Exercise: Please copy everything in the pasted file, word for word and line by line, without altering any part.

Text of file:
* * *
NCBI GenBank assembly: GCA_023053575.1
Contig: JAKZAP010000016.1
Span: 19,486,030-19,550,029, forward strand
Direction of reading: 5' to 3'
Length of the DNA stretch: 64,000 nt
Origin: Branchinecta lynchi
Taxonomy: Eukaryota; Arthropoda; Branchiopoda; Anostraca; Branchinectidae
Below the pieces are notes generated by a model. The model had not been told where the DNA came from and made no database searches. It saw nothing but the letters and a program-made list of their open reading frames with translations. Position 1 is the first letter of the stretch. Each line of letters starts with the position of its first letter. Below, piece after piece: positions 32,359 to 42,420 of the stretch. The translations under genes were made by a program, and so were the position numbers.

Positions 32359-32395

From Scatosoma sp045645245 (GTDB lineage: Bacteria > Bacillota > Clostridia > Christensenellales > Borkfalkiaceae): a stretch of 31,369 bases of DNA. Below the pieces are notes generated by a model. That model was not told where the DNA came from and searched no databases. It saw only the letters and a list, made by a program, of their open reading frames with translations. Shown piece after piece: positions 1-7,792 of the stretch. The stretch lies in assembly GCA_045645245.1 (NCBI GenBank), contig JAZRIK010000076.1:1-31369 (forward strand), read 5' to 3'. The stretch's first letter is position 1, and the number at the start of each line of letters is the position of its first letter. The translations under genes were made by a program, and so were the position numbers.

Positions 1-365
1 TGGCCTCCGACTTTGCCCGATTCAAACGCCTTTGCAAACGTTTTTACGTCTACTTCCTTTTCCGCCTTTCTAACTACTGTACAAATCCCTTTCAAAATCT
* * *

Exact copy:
NCBI GenBank assembly: GCA_023053575.1
Contig: JAKZAP010000016.1
Span: 19,486,030-19,550,029, forward strand
Direction of reading: 5' to 3'
Length of the DNA stretch: 64,000 nt
Origin: Branchinecta lynchi
Taxonomy: Eukaryota; Arthropoda; Branchiopoda; Anostraca; Branchinectidae
Below the pieces are notes generated by a model. The model had not been told where the DNA came from and made no database searches. It saw nothing but the letters and a program-made list of their open reading frames with translations. Position 1 is the first letter of the stretch. Each line of letters starts with the position of its first letter. Below, piece after piece: positions 32,359 to 42,420 of the stretch. The translations under genes were made by a program, and so were the position numbers.

Positions 32359-32395

From Scatosoma sp045645245 (GTDB lineage: Bacteria > Bacillota > Clostridia > Christensenellales > Borkfalkiaceae): a stretch of 31,369 bases of DNA. Below the pieces are notes generated by a model. That model was not told where the DNA came from and searched no databases. It saw only the letters and a list, made by a program, of their open reading frames with translations. Shown piece after piece: positions 1-7,792 of the stretch. The stretch lies in assembly GCA_045645245.1 (NCBI GenBank), contig JAZRIK010000076.1:1-31369 (forward strand), read 5' to 3'. The stretch's first letter is position 1, and the number at the start of each line of letters is the position of its first letter. The translations under genes were made by a program, and so were the position numbers.

Positions 1-365
1 TGGCCTCCGACTTTGCCCGATTCAAACGCCTTTGCAAACGTTTTTACGTCTACTTCCTTTTCCGCCTTTCTAACTACTGTACAAATCCCTTTCAAAATCT